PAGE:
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The Impact of Excess Iron on Cardiac Function in MDS

Panelists:James M. Foran, MD, FRCPC, Mayo Clinic Cancer Center; Azra Raza, MD, Columbia University Medical Center; David P. Steensma, MD, Dana-Farber Cancer Institute
Published: Friday, May 06, 2016


Transcript:

James M. Foran, MD, FRCPC:
I don’t think we really appreciate the impact of iron overload on cardiac morbidity and cardiac mortality. And congestive heart failure, or dyspnea, or associated symptoms don’t really get worked up or evaluated in as much detail, maybe because we’re so focused on the hematology and we don’t always have the ability to coordinate with a cardiologist, for instance. But I have the impression that cardiac morbidity is high also. Has that been your experience?

Azra Raza, MD: I’d like to illustrate my experience with a little anecdote about a patient. So, I have a patient in his 70s who was diagnosed with regular RARS, and we went through the whole gamut of starting ESAs. And he responded for a while and then stopped responding. We added GCSF. He responded for a while, and then stopped responding. We gave immune modulatory drugs. He didn’t respond. We went to hypomethylating agents. Throughout this time, the patient is getting transfusions. Once his ferritin started climbing over 1,000, I started having a conversation with him, because I am very aggressive about the fact that the only way we are going to be able to sustain a good quality of life for a patient is to give them transfusions safely, which means you transfuse, but try to remove excess iron.

So, I start having this conversation with the patient about how important it is, and he basically keeps not taking me seriously. He was an endocrinologist, and eventually one day, he ended up in the emergency room, James, with a heart rate of 180, in atrial fibrillation—imminent danger of dying. This is how serious it can be. His ferritin level is now 5,000. He has had 70 units of transfusions. This is a true medical emergency. The patient could have died. We kept him in the ICU for 6 weeks, aggressively chelating intravenously, as well as orally; the two together because one was not sufficient. After 6 weeks, we bring him to the floor, another 6 weeks of aggressive chelation. And now 2 years later, we are still aggressively chelating him, subcutaneous pump as well as oral. But he’s still alive, and he’s now fully functional and back to normal. So, the danger can be very acute if we don’t take care of it. And cardiac danger is not appreciated enough times, but thankfully we have colleagues who understand iron overload being a cause for sudden presentation in cardiac failure with atrial fibrillation and all of that.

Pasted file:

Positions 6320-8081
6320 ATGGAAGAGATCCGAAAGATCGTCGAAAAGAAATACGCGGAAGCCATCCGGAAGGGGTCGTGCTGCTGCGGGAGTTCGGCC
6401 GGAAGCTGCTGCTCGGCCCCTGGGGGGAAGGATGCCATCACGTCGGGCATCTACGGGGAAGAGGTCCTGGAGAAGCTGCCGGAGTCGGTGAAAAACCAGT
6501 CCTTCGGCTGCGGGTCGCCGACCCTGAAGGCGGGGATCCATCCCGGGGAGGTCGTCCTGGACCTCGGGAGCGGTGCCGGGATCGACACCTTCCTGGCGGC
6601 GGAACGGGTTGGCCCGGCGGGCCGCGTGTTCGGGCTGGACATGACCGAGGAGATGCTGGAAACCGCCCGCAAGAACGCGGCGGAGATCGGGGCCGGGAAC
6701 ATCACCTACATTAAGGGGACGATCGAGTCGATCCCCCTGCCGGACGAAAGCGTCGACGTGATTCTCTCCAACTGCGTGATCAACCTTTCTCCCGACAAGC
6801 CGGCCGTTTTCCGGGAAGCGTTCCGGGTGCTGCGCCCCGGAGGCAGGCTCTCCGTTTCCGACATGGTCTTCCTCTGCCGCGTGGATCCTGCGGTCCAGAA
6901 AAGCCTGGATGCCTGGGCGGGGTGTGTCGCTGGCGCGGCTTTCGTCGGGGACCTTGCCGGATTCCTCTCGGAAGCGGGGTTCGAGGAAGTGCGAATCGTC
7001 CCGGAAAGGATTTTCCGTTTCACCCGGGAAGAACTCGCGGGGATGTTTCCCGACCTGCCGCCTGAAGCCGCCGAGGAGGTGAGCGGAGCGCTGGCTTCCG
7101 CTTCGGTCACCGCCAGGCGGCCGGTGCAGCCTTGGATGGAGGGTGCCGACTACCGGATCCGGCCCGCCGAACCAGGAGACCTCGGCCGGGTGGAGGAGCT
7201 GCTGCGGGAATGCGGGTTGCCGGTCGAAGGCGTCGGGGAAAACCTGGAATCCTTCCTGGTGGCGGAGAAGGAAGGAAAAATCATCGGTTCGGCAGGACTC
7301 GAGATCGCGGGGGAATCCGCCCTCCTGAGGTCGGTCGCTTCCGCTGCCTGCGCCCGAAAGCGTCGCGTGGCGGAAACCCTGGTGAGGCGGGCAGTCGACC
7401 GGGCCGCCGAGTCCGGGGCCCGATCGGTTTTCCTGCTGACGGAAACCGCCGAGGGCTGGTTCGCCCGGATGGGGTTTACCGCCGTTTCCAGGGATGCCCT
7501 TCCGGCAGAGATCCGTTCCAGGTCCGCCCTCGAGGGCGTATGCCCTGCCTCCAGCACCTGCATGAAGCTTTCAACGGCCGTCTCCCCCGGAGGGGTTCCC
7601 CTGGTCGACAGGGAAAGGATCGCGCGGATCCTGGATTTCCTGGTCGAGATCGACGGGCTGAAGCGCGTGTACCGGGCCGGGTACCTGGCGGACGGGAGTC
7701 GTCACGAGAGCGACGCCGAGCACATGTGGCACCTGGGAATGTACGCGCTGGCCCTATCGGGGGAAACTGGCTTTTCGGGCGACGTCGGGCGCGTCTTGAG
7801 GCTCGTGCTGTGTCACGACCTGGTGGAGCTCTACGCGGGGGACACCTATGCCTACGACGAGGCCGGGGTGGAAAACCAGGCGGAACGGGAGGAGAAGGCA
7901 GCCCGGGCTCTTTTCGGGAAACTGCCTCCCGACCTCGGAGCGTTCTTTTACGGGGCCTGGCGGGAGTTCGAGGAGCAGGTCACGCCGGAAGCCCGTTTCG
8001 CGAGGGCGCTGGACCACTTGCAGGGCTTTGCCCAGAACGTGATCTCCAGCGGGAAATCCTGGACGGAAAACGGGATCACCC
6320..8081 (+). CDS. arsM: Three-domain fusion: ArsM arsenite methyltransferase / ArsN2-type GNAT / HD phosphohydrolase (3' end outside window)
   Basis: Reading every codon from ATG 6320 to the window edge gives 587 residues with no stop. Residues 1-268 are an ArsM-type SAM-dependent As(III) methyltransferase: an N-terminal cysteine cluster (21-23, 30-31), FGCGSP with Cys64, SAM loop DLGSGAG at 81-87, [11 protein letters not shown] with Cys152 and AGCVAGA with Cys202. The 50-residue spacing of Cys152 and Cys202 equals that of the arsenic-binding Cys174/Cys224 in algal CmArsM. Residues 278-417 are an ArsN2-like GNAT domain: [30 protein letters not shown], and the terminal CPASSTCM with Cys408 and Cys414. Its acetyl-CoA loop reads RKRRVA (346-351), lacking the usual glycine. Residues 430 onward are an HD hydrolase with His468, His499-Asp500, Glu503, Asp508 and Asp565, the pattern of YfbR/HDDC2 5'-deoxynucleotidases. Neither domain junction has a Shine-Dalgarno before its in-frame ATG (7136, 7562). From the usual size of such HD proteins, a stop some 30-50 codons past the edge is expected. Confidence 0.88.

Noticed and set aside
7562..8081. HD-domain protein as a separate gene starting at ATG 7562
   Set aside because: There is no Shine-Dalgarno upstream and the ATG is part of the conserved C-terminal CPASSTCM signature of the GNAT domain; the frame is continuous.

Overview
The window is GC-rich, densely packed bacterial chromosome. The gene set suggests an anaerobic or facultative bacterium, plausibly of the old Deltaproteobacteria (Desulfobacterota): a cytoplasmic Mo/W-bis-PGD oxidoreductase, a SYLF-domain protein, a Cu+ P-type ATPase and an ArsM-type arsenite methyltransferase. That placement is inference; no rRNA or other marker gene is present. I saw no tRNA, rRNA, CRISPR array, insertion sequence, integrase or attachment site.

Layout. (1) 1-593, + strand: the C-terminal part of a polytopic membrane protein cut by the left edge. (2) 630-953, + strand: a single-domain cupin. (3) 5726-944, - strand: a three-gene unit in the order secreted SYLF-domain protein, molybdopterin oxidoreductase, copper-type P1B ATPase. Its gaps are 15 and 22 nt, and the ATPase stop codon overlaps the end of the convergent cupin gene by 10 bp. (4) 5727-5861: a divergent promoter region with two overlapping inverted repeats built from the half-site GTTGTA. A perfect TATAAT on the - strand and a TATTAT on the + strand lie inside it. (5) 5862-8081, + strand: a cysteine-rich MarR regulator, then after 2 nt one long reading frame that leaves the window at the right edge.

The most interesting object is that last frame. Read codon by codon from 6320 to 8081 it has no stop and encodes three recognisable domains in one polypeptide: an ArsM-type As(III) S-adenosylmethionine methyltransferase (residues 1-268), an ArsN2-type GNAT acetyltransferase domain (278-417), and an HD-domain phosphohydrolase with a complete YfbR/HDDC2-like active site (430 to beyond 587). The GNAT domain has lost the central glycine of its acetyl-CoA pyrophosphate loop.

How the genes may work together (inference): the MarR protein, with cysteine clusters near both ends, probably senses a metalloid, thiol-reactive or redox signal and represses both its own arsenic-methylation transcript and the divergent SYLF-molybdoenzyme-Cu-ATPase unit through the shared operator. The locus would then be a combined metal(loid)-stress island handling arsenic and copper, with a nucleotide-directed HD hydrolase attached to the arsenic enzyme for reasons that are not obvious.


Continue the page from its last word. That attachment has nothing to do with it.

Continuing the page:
James M. Foran, MD, FRCPC: Right. I think you know doctors make the worst patients anyway. An anecdote like that is compelling. And even though I share your point of view, I know there are many who would push back and say that we haven’t shown that chelation makes that impact, and maybe it’s just medical management, maybe it’s ACE inhibitors and diuretics that makes that impact. So how would you respond if somebody said we haven’t proved that chelation really got that patient better, for instance?

Azra Raza, MD: I would respond by saying, well, look at the patient’s course. It’s only by adding the iron chelation therapy that has brought the ferritin level down. And besides, we followed the patient with T2* MRI also, and you can see a difference in the rate at which that cardiac muscle is now moving. Once it’s gotten rid of so much iron, the movement is so much faster.

James M. Foran, MD, FRCPC: With the hemoglobinopathies, I think that the T2* gets used and people appreciate this, certainly with thalassemia and to a lesser extent, with sickle cell disease. Maybe that’s because it’s a life-long disorder and people feel it matters more in children or young adults than older adults. But it doesn’t get taken with as much weight in this population, and hopefully we’ll get the data to help support that. Because I agree with you. I’ll be interested to hear Dr. Steensma’s opinion on this as well.

Azra Raza, MD: And you know, the cardiac events from which patients have morbidity and mortality in MDS are much higher, statistically significantly higher for patients who are getting transfusions compared to patients who are not.

James M. Foran, MD, FRCPC: That’s an important point. In your practice, you would appreciate that. I think if you only had a few MDS patients, it’s harder to observe that phenomenon and really connect the dots. So, I think that’s an important point.